New Year's Resolutions: Train Smart, Not Hard
Posted by Kelly Carmichael, USATF Certified Coach on January 7, 2013
The Starting Line:
How can I keep my New Year’s resolution and step up my training?
A New Year’s Resolution is a promise to better yourself. Many people resolve to lose weight, run more often, or achieve that elusive personal record. Whatever your goals, the best way of achieving them is to train smart, not hard.
One of the most common resolutions is to adopt and maintain a regular exercise routine. Unfortunately, studies show that 33% of resolutions only last one week (Norcross, JC & Vangarelli, DJ). In order to maintain your newly adopted exercise routine it needs to be just that: a routine. Find something that works for you. Maybe you want to run every day and steadily increase your mileage as you go. Maybe you just want to start by running on the treadmill a few days a week. Whatever you are capable of, do it and do it regularly.
Successful resolutions boil down to two important factors: willpower and reinforcement. First, you must have the willpower to stick to your resolutions and carry them out over the year, not just a few weeks. Next, set up a reward system to reinforce your behavior. Maybe you earn an indulgent dinner or a glass of wine at the end of every successful training week. Or, even better, let your increased fitness and energy be your reward! Research shows that holding yourself accountable for your fitness goals leads to a higher chance of long term success.
Maybe your goal is to maintain a “running streak,” or run every day for a set number of days. These streaks are great for establishing consistency in training and proving that you can train through bad weather and soreness. While developing a running routine is great, it is also important to listen to your body. Sometimes scheduled off days can be just as important to your training as running. The last thing you want to do is overwork yourself and wind up injured.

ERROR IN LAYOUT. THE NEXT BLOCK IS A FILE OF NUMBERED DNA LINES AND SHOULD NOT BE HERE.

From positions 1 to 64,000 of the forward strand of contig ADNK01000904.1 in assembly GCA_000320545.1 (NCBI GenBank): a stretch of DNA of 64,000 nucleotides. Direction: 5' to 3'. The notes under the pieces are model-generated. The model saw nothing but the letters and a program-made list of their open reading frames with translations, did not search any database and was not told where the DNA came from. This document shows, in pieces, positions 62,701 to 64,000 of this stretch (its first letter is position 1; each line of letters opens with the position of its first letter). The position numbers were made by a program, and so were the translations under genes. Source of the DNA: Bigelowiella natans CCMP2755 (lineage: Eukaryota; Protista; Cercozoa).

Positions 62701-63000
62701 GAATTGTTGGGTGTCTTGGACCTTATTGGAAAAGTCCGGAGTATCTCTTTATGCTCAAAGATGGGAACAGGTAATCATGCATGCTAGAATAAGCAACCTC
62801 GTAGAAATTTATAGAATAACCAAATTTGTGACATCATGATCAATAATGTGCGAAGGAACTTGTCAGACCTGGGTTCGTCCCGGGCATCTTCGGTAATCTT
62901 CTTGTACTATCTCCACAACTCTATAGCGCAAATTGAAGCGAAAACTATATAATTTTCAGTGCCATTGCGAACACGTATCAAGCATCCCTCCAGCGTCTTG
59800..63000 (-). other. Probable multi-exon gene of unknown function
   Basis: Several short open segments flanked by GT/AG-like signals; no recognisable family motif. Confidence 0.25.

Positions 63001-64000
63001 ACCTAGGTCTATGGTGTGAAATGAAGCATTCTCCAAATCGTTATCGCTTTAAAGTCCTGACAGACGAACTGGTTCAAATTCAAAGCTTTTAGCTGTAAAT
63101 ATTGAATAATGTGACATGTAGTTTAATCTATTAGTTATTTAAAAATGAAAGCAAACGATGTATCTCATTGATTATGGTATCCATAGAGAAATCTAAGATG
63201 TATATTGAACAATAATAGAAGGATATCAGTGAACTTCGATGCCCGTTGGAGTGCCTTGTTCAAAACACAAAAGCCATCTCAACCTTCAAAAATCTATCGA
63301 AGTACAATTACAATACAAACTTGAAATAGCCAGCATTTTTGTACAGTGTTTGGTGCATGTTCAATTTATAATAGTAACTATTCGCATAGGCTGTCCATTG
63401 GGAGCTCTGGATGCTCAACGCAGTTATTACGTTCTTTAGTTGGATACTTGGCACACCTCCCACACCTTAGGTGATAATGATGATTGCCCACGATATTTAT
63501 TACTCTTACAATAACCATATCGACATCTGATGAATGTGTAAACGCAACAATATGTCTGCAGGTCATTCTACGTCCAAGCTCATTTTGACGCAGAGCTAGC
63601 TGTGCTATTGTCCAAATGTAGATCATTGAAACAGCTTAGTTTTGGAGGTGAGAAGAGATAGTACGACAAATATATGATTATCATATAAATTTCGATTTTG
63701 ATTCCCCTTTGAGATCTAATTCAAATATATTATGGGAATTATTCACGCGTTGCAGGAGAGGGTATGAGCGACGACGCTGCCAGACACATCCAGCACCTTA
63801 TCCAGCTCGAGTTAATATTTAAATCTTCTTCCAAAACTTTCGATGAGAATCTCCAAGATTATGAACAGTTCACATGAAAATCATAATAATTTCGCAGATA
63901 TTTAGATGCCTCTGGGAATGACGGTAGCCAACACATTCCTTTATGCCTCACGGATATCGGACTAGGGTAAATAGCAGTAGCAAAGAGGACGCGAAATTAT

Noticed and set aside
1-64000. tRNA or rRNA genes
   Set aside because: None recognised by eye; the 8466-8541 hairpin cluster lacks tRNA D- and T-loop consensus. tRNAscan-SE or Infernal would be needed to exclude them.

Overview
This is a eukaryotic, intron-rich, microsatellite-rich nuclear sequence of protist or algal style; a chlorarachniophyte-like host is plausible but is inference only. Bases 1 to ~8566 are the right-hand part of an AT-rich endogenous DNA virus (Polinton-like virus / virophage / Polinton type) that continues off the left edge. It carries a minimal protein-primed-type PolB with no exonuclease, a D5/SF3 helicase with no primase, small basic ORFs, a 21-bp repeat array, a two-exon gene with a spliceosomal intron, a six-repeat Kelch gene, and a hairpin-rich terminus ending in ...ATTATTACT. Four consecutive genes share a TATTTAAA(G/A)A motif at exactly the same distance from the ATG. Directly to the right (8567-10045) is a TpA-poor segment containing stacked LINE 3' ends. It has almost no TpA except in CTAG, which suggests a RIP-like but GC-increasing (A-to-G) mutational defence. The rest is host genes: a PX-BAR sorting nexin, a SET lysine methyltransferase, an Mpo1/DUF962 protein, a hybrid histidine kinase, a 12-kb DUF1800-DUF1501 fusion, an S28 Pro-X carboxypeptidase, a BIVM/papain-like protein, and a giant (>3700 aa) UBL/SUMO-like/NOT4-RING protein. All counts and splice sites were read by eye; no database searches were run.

Lastly, and most importantly, make sure to stress the small stuff to remain injury free. Most running injuries result from lack of stretching and lack of strength. Marathon legend Meb Keflezighi credits his long career to stretching, core work, and ice baths as a form of recovery. It may take a few extra minutes, but a short stretching session or strength routine can make a world of difference and help you stay injury free.
The Finish Line:
In order to stick to your New Year’s Resolutions; develop a routine, reward yourself for sticking to it, and take care of yourself to remain injury free.
1. Baird, C. Meb: Little things make a difference. ESPN Endurance Blog 2012 Dec. http://espn.go.com/blog/endurance/post/_/id/537/meb-little-things-make-a-big-difference.
2. Norcross JC, Ratzin AC, & Payne D. Ringing in the new year: the change processes and reported outcomes of resolutions. Addict Behav. 1989;14(2):205-12. http://www.ncbi.nlm.nih.gov/pubmed/2728957.
3. Norcross, JC & Vangarelli, DJ. The resolution solution: longitudinal examination of New Year's change attempts. J Subst Abuse. 1988-1989;1(2):127-34. http://www.ncbi.nlm.nih.gov/pubmed/2980864.
*Note: This general information is not intended to be a substitute for medical treatment or advice. Always consult a professional before making changes to your health and wellness practices.
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